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A simple ORM MySQL operation Library, running on Python3.

Project description



A simple ORM MySQL operation Library, running on Python3. Automatic long connection,support chain call, more secure statement generation and the MySQL query can be constructed more elegantly.


Install via pip

(sudo) pip(3) install mysqlorm


Begin by importing the mysqlorm module:

from mysqlorm import ORMModel, MySQLConnect

You need to link the database before use:

mysql_connect_config = {
    "host": "host",
    "user": "user",
    "passwd": "passwd",
    "db": "db",

Create a class to inherit ormmodel and set table_name attribute: (If no table_name attribute is set, use the lowercase class name by default.)

class ExampleModel(ORMModel):
    table_name = "exampletable"

How to use

  • Insert:

    ExampleModel.insert({"field1": "value1", "field2", "value2"}) # single insert
    ExampleModel.insert(( # batch insert, can use tuple or list
        {"field1": "value1", "field2", "value2"}, 
        {"field1": "value1", "field2", "value2"}))
  • Where:

    Support call chaining. The where method can pass 2 or 3 parameters. If two parameters are passed, the comparison symbol uses the equal sign by default. Call chaining use and connection condition, you must use orWhere method to or condition

    ExampleModel.where("field", "value").where("field", ">", "value")
    ExampleModel.where("field", "value").orWhere("field", ">", "value")

    Support batch afferent condition, can use tuple or list. Use and connection condition

    ExampleModel.where((("filed1", "value1"), ("filed2", "value2")))

    Support aggregation condition query. Or you can use lambda method.

    def condition(query):
        return query.where("field", "value").where("field1", ">", "value")
        lambda query: return query.where("field", "value").where("field1", "<", "value")

    The like condition uses the "LOCATE()" implementation, because the % symbol is a special symbol in Python will cause some problems. So do not pass in the where method the parameter with the % symbol.

    ExampleModel.where("file", 'like', "value")

    You can use whereIn and whereNotIn method. Can use tuple or list.

    ExampleModel.whereIn("field", TupleOrList).whereNotIn("field", TupleOrList)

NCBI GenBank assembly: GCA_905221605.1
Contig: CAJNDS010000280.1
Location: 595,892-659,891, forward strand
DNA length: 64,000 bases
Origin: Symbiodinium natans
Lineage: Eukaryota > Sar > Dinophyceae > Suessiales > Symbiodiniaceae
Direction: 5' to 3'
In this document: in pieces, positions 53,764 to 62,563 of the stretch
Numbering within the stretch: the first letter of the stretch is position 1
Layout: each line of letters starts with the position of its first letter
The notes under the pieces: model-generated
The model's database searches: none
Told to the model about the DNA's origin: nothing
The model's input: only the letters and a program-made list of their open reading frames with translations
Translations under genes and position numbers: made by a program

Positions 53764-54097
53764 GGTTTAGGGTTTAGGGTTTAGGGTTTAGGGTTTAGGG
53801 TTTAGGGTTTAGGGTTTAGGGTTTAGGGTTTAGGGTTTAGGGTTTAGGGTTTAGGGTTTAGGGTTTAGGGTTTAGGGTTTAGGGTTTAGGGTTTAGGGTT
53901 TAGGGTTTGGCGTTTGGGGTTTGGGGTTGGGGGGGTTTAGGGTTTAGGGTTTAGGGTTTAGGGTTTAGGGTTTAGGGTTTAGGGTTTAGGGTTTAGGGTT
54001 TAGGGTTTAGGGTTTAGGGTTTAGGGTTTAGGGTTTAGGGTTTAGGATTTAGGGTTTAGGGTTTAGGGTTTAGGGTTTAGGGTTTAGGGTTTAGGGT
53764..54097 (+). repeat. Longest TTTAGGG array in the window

You can use whereBetween and whereNotBetween.

    ExampleModel.whereBetween("field", "from_condition", "to_condition"
        ).whereNotBetween("field", "from_condition", "to_condition")

    You can use whereNull and whereNotNull.

  • Query:

    You can use select method to defining query fields. If a parameter is not passed, use by default *. The default is to query id. Or can not use select method.

    query ="field1", "field2", "field3")# n field parameters can be passed in.

    All queries support the where method conditional queries.

    query.where("field", "value")

    You can use when method. Execute the query when the value is true or skip. The second parameter can be a function, like the use of the where method.

    import random
    a = random.choice(range(1, 10))
    b = random.choice(range(1, 10))
    query.when(a != b, condition).when(a == b, lambda query: return query.where("field", "value"))

    You can use orderBy method to sort resault. The orderBy method can pass 1 or 2 parameters. If one parameter passed, use 'ASC' by default.


    You can use groupBy method But you must pay attention to the problems caused by sql_mode=only_full_group_by


    You can use limit method The where method can pass 1 or 2 parameters. If one parameter is passed, offer use 0 by default.

    query.limit(0, 10)

    The query returns are all model instances. Can easy to operate on a single instance.

    query.all() # to get all data
    query.find(1) # to find data from id
    query.get() # to get data what query according to conditions
    query.first() # to get first raw data what query according to conditions
  • Update:

    # The `update` method supports the `where` conditions.
    ExampleModel.update({"field1": "value1", "field2", "value2"}) # batch update
    ExampleModel.where("field", "value").update({"field1": "value1"})
  • Delete:

    # The `delete` method supports the `where` conditions.
    ExampleModel.where("field", "value").delete()
  • ORMModel:

    ORMModel instances can be operated on a variety of operations. You can get a ormmodel instance in this way:

    example = ExampleModel(attributes=attr) # attr must be a dict that matches the database field

    You can use the save method to insert data.

    You can use the save method to update data or use the delete method to delete data. But the instances must from query resault.

    example = ExampleModel.find(1)
    example.field = "new value" # update data
    example.delete() # delete data

    Converting ormmodel instances to dict with dict method



  • Perfect the join table query.
  • Add more functions for ormmodel.
  • Increase the association between ormmodel.

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